Neena Tripathy | C-U Women Outdoors

Our C-U Women Outdoors series is all about highlighting the women in our local RuggedOutdoors community who are passionate about the outdoors. Meet Neena Tripathy, a marathon runner with a goal to complete a race on all seven continents.

Name: Neena Tripathy

Occupation: Physician/MD (Pediatrician), Carle Physician Group

Neena is a beloved local Pediatrician and avid marathon runner. Her goal? To run a marathon on all seven continents — and she's a good portion of the way there!

What does the “outdoors” mean to you?
Outdoors, to me, means unplugging. Not just unplugging devices but unplugging my brain and just being in the moment, taking in the smells/sounds/sights of nature.

If the weather is nice on a Saturday, what can we find you doing?
On a nice Saturday you will definitely see me out for a run!

How did you get into long distance running?
My sister in law has 3 sisters. One of her sisters suggested that all of us run a ½ marathon. After I completed that, I was bitten by the bug and a full marathon was my next goal!

Was there a specific moment that made you set the goal of running a marathon on every continent?
I never had a goal of running a marathon on every continent, but I received an email from Adventure Marathon about a race in Australia. It was a solar eclipse marathon. There was a total solar eclipse and once the sun reemerged, the race began. I shared the email with my best friend who is also my running buddy. I just thought it was a cool race but she suggested we should run it (we had already run Chicago together). Once we completed that marathon it was an unspoken assumption that we would complete all 7 continents.

Which marathons have you completed outside of the USA?
I have completed: The Port Douglas, Australia solar eclipse marathon, China Great Wall marathon, South Africa Big 5 marathon, and Antarctica marathon.

What was it like running a marathon in Antarctica? How did you even get there?
It was actually warmer in Antarctica than it was here in the midwest. When we were doing our training runs, it was during the polar vortex winter weather. In Antarctica is was about 20 degrees ABOVE zero. I was also lucky to have Champaign Surplus (now RuggedOutdoors) help me find all the cold weather gear needed! We ran on all kinds of surfaces, including gravel, mud and snow. The penguins and walrus were definitely scenery I was not used to seeing!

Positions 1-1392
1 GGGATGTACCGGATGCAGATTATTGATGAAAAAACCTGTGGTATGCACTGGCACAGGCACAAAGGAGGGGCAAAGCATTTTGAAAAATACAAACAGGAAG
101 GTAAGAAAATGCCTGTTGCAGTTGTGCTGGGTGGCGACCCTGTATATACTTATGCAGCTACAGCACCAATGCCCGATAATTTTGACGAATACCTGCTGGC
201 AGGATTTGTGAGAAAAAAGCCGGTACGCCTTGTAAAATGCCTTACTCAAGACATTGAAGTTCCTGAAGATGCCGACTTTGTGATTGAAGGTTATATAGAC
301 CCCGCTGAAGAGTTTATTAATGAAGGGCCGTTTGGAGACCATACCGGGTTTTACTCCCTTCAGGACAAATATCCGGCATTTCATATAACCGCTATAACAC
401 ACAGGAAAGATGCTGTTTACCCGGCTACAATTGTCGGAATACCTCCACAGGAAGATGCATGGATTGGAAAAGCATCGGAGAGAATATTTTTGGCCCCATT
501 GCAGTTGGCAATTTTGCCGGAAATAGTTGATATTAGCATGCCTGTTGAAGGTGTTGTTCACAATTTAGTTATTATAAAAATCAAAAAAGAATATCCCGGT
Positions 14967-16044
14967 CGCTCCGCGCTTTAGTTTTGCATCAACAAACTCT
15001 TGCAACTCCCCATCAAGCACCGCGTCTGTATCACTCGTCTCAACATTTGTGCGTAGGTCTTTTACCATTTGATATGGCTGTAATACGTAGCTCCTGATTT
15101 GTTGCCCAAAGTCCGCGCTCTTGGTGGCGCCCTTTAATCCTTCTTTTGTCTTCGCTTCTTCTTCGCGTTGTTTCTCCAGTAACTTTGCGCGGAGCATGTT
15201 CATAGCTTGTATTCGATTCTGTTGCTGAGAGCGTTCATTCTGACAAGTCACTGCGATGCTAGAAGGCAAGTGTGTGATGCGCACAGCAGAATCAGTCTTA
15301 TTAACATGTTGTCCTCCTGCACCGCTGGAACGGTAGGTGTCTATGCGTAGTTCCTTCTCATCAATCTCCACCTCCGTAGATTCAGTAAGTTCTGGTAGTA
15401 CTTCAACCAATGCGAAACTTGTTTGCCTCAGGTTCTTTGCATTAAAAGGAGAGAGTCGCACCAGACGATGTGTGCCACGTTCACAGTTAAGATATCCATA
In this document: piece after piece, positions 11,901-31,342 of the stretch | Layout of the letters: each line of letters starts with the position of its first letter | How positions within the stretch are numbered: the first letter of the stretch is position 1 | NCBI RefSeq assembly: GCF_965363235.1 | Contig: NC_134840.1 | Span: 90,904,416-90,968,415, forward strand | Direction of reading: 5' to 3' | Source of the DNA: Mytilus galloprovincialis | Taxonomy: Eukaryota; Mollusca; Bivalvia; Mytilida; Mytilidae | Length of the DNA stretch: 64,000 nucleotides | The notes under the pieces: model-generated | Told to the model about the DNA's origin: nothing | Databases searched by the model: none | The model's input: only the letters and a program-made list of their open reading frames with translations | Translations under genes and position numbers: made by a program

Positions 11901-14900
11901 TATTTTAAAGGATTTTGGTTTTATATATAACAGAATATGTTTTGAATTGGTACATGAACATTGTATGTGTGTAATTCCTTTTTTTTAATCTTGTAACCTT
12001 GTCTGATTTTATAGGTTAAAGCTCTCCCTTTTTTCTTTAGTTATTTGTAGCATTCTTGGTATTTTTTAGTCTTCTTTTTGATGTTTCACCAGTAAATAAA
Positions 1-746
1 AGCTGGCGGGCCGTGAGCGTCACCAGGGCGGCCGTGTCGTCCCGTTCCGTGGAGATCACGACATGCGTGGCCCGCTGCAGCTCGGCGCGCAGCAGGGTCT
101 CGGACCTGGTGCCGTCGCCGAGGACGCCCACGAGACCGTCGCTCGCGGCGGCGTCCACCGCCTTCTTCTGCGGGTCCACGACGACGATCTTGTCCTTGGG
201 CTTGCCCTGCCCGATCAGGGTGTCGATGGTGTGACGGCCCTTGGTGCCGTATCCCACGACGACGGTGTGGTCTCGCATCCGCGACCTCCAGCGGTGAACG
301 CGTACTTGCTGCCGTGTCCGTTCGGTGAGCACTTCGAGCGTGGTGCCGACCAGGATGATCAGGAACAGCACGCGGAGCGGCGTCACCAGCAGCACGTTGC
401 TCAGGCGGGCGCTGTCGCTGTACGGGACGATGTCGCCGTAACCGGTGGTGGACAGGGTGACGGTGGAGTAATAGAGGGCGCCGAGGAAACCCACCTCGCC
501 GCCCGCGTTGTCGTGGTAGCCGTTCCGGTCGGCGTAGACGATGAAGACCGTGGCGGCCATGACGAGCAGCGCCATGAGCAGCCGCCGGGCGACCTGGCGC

This marathon is put on by Adventure Marathon and they do an amazing job of handling the travel arrangements. We flew to Argentina and spent 3 days in Buenos Aires. From there we flew to Ushuia (the southern most point of Argentina) and then it was a 4 day boat ride to Antarctica.

During your South Africa Big 5 Marathon, did you actually get to see the “Big 5”?
Thankfully, DURING the marathon we didn’t see any wild game… although we did see a lot of dung, so I know the animals were there. We did get to take several safari trips during our stay there and during those trips were fortunate to see all of the Big 5!!

Of all the races you’ve completed, which was your favorite and why?
It is hard to say which was my favorite since all of them are so unique. I have been lucky to meet some amazing people at each race who have become good friends now and whom I catch up with at other marathons. The Port Douglas marathon (Australia) will hold a special place in my heart because it was the first international marathon and the impetus for running on all 7 continents.

Of all the races you’ve completed, which was the most difficult and why?
The Big 5 Marathon had the most difficult course with an incredibly steep hill that we had to run down (so steep that if you tried to lean forward into the hill, as you are encouraged to do when running hills, you would have fallen flat on your face) that lead into a couple of miles running on sand and then we had to tackle that same hill going UP!

How do you get motivated to train on the days that you just don’t “feel like it”?
I have a training calendar for my marathons. There is a great satisfaction from crossing off a long run after you have completed it, so most days that is all I need. Sometimes I will plan a special treat (like the chocolate shredder smoothie from Smoothie King) for the end of my run. I also remind myself that not every run will be great, but even a “bad run” is better than no run at all!

Once you’ve checked off all the continents, what’s next? Relaxation or the next big goal?
There are several marathons in the US that I would like to do, like the Disney Marathon and I just read about a Snickers Marathon in Georgia…Snickers? Yes, please!

What is the best advice you’ve ever received?
The best advice I have received is to remember that I am ready for the marathon and to just ENJOY it. Take in the sights and sounds and don’t worry about the miles.

Do you have any tips or advice for someone that is just getting started running in the CU area?
Just get out and run! You don’t need a reason, just remember what it was like when you were a kid and running was pure and simple fun!

What’s at the top of your bucket list?
I still need to finish my 7 continents, so that is still at the top of my list.

Is there anything you're working on or a project that you are a part of that you're most excited about right now?
The “project” I am most excited about right now is that I am pregnant! I am still trying to run and stay active but the marathon running is on hold until after our little one arrives!!